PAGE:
Opinion: Commission bans would harm Main Street

In the name of Main Street – and not just advisors! – regulators must resist the urge to ban embedded commissions, argues the president The Investment Funds Institute of Canada.

The ban on embedded commissions in the UK has resulted in a shrunken advisory sector that is not serving small clients, argues Joanne De Laurentiis, president and CEO of The Investment Funds Institute of Canada. Canadian regulators should resist any urge to follow suit. Here's her argument.

Embedded advisor compensation is an important option for Canadian investors, given the unique aspects of our market. It should be preserved alongside the option of paying separate fees for advice.

The most unique feature of our market is the availability of advice to everyone, including small investors who might otherwise not have access to professional investment services. Public surveys have shown that almost 60% of Canadian mutual fund investors first go to an advisor when they have under $25,000 to invest; more than 40% seek advice with less than $10,000.

Average accounts are $35,598 for MFDA-licensed advisors and $67,078 in the IIROC channel. In jurisdictions such as the US, where fee-for-advice is the dominant structure, advisors have a declining interest in clients with smaller portfolios and some firms penalize their advisors for holding accounts below a certain size.





The total cost of owning a mutual fund in Canada is already fully disclosed and transparent in the Management Expense Ratio (MER). Embedded fees enable individual consumers to compare the total cost of owning various funds. In contrast, U.S. investors pay a misnamed “Total Expense Ratio” (TER), which does not incorporate the separate fee for advice that is typically paid directly to the advisor.

There is no regulatory requirement in the US to publicly disclose the advice fee. As a result, a US investor knows what s/he is paying for advice but has no way of knowing whether the total costs (TER plus advice fee) are consistent with amounts paid by other clients of the same firm, and no way of comparing total costs against what other firms charge.

Another attribute is the strength of Canada’s regulatory environment. Our disclosure regime is already superior to that of any other country, and it will soon be even stronger with recently announced changes to Fund Facts, as well as the full implementation of new Client Relationship Model rules, known as CRM2. Fund Facts will give fund purchasers a four-page summary of key information including costs, risks and fund holdings, all written in plain language.

Under the new CRM2 requirements, investors will receive an annual statement that explains how their investments performed and what they paid to their dealer. This will equip investors to have much more robust discussions with their advisors about the costs and value of their services.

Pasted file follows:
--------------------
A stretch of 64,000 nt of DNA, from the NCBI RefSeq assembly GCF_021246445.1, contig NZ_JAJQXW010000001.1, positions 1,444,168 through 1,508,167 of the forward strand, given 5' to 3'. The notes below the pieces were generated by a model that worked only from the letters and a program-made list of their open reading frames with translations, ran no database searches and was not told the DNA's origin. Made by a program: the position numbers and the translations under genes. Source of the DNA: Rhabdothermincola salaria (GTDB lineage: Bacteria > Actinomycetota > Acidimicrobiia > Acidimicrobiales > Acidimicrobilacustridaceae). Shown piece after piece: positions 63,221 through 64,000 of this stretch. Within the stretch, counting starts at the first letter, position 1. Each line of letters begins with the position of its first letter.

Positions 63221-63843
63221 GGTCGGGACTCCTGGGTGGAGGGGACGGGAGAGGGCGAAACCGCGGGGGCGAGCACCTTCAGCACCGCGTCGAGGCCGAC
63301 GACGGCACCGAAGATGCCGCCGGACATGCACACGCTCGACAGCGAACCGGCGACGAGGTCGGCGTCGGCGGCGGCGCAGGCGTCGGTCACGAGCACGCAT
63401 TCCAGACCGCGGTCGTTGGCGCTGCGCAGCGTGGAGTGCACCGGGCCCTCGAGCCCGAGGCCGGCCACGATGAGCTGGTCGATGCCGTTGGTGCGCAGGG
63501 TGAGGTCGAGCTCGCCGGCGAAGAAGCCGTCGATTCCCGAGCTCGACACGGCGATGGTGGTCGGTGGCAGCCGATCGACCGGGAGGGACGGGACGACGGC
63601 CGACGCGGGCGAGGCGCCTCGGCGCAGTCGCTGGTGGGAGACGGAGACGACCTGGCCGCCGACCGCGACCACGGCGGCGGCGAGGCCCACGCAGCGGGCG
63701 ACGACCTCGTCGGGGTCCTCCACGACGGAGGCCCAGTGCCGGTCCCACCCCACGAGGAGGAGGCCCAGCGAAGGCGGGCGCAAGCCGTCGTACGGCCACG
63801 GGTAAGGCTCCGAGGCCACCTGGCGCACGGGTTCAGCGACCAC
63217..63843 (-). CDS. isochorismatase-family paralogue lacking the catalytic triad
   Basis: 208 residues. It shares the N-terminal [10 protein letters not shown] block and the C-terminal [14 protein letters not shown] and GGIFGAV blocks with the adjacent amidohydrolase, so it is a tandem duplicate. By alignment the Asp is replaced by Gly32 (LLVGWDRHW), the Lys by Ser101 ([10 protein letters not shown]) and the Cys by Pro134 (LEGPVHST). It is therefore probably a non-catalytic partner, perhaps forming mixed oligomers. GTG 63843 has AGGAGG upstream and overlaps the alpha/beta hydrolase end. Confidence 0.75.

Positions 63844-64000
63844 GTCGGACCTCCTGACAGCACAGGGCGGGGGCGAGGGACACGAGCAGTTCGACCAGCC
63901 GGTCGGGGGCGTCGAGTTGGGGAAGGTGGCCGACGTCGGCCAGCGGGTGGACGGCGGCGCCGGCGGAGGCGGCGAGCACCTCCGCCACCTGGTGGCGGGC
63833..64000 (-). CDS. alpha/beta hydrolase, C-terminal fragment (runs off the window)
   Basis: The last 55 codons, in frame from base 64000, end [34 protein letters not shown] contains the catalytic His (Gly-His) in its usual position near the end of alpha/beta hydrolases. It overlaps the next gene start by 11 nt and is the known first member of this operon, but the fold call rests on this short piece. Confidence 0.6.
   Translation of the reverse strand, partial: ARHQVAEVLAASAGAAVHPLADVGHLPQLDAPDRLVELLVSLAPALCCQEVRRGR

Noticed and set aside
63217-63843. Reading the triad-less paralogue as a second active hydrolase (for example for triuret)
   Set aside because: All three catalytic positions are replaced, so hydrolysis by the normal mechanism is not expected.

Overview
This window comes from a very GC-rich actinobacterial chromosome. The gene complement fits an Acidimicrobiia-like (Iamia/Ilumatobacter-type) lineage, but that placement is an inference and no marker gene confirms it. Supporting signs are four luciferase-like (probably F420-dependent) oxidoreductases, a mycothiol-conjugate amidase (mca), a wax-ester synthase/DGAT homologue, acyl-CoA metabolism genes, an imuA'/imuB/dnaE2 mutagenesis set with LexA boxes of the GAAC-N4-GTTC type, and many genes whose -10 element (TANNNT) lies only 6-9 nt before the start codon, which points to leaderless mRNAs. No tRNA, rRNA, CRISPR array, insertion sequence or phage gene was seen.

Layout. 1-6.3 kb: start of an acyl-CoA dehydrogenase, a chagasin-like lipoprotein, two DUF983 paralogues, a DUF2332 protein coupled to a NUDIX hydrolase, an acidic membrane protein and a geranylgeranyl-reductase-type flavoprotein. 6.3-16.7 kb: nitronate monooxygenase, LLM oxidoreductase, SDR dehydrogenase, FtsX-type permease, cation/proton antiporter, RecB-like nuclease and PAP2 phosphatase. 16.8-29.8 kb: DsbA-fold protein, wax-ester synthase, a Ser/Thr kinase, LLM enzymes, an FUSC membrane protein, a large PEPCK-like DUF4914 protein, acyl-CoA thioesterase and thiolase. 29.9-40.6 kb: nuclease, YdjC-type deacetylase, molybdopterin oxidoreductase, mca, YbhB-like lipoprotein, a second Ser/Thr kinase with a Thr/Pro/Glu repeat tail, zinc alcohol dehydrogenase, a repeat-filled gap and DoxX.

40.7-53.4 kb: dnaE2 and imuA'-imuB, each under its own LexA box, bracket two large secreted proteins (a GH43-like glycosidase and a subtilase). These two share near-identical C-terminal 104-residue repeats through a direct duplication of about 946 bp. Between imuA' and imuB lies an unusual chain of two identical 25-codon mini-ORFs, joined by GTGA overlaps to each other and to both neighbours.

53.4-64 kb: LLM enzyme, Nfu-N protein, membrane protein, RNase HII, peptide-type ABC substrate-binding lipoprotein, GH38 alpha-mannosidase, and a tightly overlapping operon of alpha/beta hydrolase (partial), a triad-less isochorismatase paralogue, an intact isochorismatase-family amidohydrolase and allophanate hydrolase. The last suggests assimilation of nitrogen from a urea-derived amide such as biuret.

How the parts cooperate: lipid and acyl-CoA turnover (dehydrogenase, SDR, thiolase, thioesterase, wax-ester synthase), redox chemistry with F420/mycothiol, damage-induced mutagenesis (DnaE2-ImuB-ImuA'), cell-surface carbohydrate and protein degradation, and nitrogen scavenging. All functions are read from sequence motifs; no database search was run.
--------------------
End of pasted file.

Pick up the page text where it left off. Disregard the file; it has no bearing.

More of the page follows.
Banning embedded fees just as we embark on a new enhanced disclosure regime seems premature. A more prudent approach would be to complete the implementation of the new initiatives, and allow some time to determine whether they are meeting the intended public policy objectives.

Major public policy changes can have unintended consequences. Following the ban on embedded commissions in the UK. a number of major banks and insurers cut their branch advice arms. Santander, AXA UK, HSBC, Barclays, Lloyds and the Royal Bank of Scotland are reportedly leaving the mass market because small accounts are not serviceable in a fee-for-service market.

HSBC has withdrawn advice to customers investing less than £50,000, or almost $80,000 Canadian. The move is causing significant layoffs: these banks have cut several thousand advisors from their staff in the past few months. As a result, smaller investors will experience an advice gap while fee-for-service advisors focus their attention on high-net-worth clients.



Without a doubt, embedded commissions facilitate smaller retail investors’ access to advice on a more efficient basis than under a fee-for-service model. For people in Canada wishing to pay separate fees-for-advice, this option is already available and growing. 


At the Ontario Securities Commission’s recent roundtable, where I was pleased to serve as a panelist, we were asked whether Canadian retail investors would be willing to pay for advice under a fee-for-service model. The fact is that investors are paying for advice today—but it is done in a way that is efficient and convenient for both the investor and the advisor.

The current structure allows those with small amounts of investments to access advice—which ultimately encourages savings and helps Canadians build wealth. This is a key public policy goal of our provincial and federal governments.

There is a legitimate concern that some investors are not sufficiently aware of the fees that they pay. A measured approach will afford us the opportunity to foster better understanding of the pricing structure with new disclosure requirements.

At the same time, we will have the opportunity to observe the impacts of the commission ban in the UK and Australia. The insights we gain will enable us to assess the impact of these approaches on investors, in order to determine whether better and targeted disclosure is the best way to help them understand the cost of the products they buy.